Curiously enough, not all of the highlights are of the so-bad-its good variety. As with any anthology, this is of course a mixed-bag, but what’s striking is how much the episodes differ in quality. Whilst some are enjoyably terrible, others are just legitimately enjoyable! For instance, a protracted sequence with a monstrous clown (obviously riding on the coattails of It) has some surprisingly novel ideas, such as balloon art that doubles up as a voodoo doll and a sentient chain of magic handkerchiefs that act like a snake.
The framing device that links together all of the disparate segments is also fairly clever. Essentially, a struggling actor is driving home following a disastrous audition, when a cryptic book mysteriously lands on the roof of his car. He takes the artefact home, with the intention of selling it online, only for his roommate (who is inexplicably schooled in the dark arts) to interject, explaining that the book can be used to sentence people to death by way of a mystical force. All you have to do is scribble down the target’s name and then let the eldritch horrors do the rest.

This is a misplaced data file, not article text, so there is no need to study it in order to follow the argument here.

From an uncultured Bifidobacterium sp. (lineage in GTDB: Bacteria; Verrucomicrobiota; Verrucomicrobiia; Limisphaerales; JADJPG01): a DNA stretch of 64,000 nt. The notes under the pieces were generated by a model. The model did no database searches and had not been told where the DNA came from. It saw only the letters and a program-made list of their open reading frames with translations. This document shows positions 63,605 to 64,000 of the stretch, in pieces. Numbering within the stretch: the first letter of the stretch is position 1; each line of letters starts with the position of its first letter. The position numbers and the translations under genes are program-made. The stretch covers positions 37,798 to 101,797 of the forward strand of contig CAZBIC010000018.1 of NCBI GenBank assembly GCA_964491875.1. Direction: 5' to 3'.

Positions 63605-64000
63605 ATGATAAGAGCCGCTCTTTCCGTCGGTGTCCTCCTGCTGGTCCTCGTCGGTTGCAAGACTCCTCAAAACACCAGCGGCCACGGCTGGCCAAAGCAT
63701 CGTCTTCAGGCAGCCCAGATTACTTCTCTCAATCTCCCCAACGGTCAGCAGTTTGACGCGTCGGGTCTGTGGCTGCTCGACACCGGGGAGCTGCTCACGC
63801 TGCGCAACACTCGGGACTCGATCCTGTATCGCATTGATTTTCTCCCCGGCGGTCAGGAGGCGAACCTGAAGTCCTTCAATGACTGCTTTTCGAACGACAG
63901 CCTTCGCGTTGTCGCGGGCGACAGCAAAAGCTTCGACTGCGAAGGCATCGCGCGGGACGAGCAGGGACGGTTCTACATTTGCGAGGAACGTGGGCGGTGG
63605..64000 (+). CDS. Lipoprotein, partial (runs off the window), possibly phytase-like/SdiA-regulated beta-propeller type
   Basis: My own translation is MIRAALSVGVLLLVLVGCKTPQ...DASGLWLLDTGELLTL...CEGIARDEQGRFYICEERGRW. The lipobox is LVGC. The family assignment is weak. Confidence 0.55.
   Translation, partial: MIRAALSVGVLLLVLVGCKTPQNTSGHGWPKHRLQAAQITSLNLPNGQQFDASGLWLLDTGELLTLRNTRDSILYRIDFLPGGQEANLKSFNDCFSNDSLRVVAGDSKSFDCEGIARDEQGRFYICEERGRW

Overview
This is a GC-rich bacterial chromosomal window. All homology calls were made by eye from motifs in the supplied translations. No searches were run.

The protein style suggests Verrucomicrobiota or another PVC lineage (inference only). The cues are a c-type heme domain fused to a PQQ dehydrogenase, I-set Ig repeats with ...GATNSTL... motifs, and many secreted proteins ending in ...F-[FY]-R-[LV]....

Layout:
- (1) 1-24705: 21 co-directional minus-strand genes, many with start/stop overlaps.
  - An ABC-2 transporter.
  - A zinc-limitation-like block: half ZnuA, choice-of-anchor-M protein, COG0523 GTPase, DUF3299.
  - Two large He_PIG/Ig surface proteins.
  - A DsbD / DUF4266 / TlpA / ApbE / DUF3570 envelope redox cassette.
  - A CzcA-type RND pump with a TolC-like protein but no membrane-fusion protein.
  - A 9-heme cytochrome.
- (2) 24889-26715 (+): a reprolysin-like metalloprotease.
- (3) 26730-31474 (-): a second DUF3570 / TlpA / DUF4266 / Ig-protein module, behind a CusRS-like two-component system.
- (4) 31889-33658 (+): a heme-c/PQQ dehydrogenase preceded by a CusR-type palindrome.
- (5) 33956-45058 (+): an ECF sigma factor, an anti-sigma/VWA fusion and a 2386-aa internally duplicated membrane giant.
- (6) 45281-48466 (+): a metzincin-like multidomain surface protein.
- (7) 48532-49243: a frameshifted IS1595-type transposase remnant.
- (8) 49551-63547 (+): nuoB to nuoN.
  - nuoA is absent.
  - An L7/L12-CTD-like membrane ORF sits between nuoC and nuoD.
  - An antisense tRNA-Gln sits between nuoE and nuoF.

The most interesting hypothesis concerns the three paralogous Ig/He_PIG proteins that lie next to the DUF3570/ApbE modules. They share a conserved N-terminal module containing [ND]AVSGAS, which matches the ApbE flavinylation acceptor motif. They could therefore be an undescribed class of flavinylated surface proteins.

Tempted by this offer, our protagonist decides to eliminate his competition and writes down the names of all his acting buddies, so that they can never steal a role from him again. Each chapter then presents the fallout of this decision, with the chosen individuals being menaced by a different threat. Oh and to spice things up, it’s all presented out of sequence and with overlapping chronology, kind of like Pulp Fiction.
This is a relatively strong premise; think Death Note by way of Kill Your Friends. What works about it is that the vague nature of the malevolent force allows the filmmakers to change things up at any given time, without having to worry about how it all fits into the larger scheme of things. As a result, one minute we might be treated to a clunky race relations parable, the next we’re transported into a pulpy body horror movie.
In this regard, the overarching conceit of ‘’write down a name and then something bad will happen’’ is very liberating and stops the movie from ever falling into a repetitive rut. Because the book seemingly has an unlimited scope for what it can do, the filmmakers are free to transition between various different tones and sub-genres of horror, whilst still maintaining the sense of narrative progression that you would get with a traditional film. It’s the best of both worlds really; preserving the anything-goes sensibility of an anthology, but also facilitating a more focused narrative.
All in all, Dead List might feel like a glorified home-movie, but it is consistently fun. Sometimes it manages to hold your attention by making you laugh at it (thanks to its DIY makeup effects and wonky performances) but this is often balanced out by moments that show genuine promise and talent. Either way it’s never boring, which is more than I can say for a lot of straight to VOD releases.